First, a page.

DA to sift 400 cases in probe of ex-trooper
Nearly 400 cases dating back to 2008 in Mesa County will be re-examined in the face of credibility concerns surrounding a former Colorado State Patrol trooper, Mesa County District Attorney Pete Hautzinger said.
Hautzinger’s assessment came after the District Attorney’s Office recently was provided a list of cases involving former trooper Donald Moseman over the past three years, which covers Moseman’s most recent stint working in Mesa County.
Hautzinger said the task of assessing old Moseman cases could take months, adding he may have to hire temporary employees or law school interns to assist with the job.
“My existing staff is already swamped,” he said.
At the DA’s request, the State Patrol compiled a list of all cases in which Moseman was the primary investigating officer or a significant witness. Hautzinger said a cursory review of the list showed everything from speeding infractions to alcohol- or drug-impaired driving arrests, in addition to at least two felony cases involving vehicular eluding and motor vehicle theft. The list was not released.
It does not include the 12 pending criminal cases, mostly DUI arrests in 2011 in which Moseman was the sole witness, that already have been dismissed by Hautzinger’s office over the past three weeks.
Reports were suspect
Moseman’s work became the focus of an internal investigation by the State Patrol after the District Attorney’s Office in October pointed out inconsistencies in Moseman’s case reports.
The State Patrol investigation found Moseman displayed a bias against drivers “who may have consumed alcohol or drugs prior to driving,” State Patrol Maj. Barry Bratt wrote in a letter to Hautzinger dated Dec. 5.
The letter said Moseman has submitted reports that combined information from prior arrests and the new criminal allegations, “resulting in reports which contained wrong or conflicting information.”
Hautzinger and State Patrol leadership have declined to elaborate.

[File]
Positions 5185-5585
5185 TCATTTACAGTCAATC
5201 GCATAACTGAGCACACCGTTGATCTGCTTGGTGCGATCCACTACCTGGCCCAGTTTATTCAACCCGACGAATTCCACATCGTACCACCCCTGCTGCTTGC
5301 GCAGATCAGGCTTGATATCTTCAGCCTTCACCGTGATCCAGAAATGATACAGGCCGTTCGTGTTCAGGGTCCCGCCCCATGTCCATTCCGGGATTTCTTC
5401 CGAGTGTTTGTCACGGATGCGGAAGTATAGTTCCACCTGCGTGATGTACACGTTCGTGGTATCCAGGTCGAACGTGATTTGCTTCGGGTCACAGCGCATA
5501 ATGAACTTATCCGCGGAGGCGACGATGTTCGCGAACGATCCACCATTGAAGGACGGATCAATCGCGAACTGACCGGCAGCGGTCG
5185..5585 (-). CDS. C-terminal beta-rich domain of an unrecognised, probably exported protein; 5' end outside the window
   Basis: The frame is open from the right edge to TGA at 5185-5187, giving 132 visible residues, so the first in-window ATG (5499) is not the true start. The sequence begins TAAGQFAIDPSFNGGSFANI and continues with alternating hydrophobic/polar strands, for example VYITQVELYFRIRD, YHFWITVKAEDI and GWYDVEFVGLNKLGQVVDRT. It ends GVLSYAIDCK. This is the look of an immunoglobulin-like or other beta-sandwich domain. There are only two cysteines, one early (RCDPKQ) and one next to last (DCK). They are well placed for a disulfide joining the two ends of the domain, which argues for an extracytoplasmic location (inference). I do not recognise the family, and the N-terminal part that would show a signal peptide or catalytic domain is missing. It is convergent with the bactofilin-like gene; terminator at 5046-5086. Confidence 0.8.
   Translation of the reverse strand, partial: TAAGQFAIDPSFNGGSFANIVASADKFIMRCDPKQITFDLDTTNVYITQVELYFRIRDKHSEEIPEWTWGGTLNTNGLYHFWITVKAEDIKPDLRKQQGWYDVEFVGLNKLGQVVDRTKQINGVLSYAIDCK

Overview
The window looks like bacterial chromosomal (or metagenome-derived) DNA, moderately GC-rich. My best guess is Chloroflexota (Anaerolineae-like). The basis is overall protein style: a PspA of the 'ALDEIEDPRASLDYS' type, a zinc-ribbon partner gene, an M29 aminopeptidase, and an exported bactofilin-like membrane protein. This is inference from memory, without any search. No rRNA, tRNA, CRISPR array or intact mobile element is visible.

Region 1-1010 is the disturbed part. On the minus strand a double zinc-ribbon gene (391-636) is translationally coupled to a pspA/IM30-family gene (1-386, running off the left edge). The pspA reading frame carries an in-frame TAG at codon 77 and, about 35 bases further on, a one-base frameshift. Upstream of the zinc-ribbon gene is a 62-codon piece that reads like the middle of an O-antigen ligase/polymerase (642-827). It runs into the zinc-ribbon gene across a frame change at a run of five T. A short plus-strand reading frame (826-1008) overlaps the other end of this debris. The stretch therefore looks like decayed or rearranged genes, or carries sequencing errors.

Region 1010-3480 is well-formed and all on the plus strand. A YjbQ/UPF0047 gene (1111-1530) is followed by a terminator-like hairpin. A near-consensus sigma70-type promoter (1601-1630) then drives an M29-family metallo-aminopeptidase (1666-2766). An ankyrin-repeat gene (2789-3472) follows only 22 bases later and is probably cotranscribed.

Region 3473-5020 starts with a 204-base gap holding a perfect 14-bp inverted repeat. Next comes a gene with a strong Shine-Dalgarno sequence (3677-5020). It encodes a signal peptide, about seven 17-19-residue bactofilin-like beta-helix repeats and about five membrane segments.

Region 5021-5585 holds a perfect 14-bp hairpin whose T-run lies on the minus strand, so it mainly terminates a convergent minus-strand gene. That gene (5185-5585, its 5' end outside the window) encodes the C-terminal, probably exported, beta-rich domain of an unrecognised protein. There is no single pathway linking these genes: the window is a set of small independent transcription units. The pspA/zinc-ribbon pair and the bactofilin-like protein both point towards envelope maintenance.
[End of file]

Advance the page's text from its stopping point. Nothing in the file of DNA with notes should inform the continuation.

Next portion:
One motorist’s account
While the substance of Moseman’s alleged improper actions have not been explained by authorities, The Daily Sentinel on Dec. 9 highlighted Moseman’s arrest of Palisade business owner James Fletcher, which was investigated internally by the State Patrol. It also resulted in a letter of apology from the State Patrol to Fletcher.
Moseman on June 25 cited Fletcher for suspicion of driving while ability impaired by marijuana and speeding, but prosecutors later dropped the matter when the results of a blood test showed no trace of alcohol or marijuana. Fletcher and his wife were driving home from a day at County Jam USA when they were pulled over.
Moseman wrote in a report that Fletcher had “failed” roadside sobriety tests — a charge adamantly denied by Fletcher. The same report also said Fletcher recorded .000 in a portable breath test designed to measure intoxication.
Moseman told Fletcher he appeared impaired by marijuana and the trooper asked him to submit to a blood test, insisting that failure to comply would “cost you a lot of money,” according to Fletcher’s account.
Moseman was no longer employed by the State Patrol as of Dec. 1.
The issues surrounding Moseman’s work may date back to 1998, Hautzinger has said.
Hired by the State Patrol in 1991, Moseman was assigned to the Fruita office between 1995 and 2003, according to Bratt. The State Patrol has said Moseman left the agency in 2007 for a job outside law enforcement, before he was hired again in 2008 and reassigned to the Fruita office.